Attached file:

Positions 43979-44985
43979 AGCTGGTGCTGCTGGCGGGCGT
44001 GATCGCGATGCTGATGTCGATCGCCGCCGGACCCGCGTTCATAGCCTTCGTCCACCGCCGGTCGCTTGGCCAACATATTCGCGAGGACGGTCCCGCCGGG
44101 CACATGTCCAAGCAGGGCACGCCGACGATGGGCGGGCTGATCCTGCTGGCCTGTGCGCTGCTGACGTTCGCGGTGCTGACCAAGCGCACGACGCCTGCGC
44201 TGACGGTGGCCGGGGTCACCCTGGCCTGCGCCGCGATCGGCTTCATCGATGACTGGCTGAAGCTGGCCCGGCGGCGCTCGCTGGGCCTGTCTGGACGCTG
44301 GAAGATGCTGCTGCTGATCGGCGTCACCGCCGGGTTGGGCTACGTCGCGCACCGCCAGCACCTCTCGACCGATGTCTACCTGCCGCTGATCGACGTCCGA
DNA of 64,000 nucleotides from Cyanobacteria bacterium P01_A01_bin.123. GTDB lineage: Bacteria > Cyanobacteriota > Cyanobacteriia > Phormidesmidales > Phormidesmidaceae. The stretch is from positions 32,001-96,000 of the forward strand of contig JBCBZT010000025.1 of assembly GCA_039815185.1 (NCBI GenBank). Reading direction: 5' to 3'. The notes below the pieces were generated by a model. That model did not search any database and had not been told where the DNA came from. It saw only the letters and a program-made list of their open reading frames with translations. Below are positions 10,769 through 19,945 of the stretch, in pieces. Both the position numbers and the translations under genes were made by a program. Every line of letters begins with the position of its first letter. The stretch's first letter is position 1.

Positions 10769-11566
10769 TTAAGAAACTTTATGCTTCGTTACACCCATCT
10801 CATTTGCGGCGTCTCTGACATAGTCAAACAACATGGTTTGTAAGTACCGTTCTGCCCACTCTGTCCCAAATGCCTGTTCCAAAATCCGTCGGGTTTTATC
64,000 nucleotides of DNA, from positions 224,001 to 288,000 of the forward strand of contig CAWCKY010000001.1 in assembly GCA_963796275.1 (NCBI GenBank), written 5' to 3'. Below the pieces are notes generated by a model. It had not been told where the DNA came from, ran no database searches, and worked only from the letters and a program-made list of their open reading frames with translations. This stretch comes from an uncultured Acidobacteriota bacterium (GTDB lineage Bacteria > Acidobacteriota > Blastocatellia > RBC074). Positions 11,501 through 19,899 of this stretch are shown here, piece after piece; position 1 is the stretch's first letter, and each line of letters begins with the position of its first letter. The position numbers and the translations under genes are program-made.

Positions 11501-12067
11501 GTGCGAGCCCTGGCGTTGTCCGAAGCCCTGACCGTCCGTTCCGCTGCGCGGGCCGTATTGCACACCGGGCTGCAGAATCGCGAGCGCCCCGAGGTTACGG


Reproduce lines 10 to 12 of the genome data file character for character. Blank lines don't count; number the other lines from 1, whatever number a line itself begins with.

10801 CATTTGCGGCGTCTCTGACATAGTCAAACAACATGGTTTGTAAGTACCGTTCTGCCCACTCTGTCCCAAATGCCTGTTCCAAAATCCGTCGGGTTTTATC
64,000 nucleotides of DNA, from positions 224,001 to 288,000 of the forward strand of contig CAWCKY010000001.1 in assembly GCA_963796275.1 (NCBI GenBank), written 5' to 3'. Below the pieces are notes generated by a model. It had not been told where the DNA came from, ran no database searches, and worked only from the letters and a program-made list of their open reading frames with translations. This stretch comes from an uncultured Acidobacteriota bacterium (GTDB lineage Bacteria > Acidobacteriota > Blastocatellia > RBC074). Positions 11,501 through 19,899 of this stretch are shown here, piece after piece; position 1 is the stretch's first letter, and each line of letters begins with the position of its first letter. The position numbers and the translations under genes are program-made.

Positions 11501-12067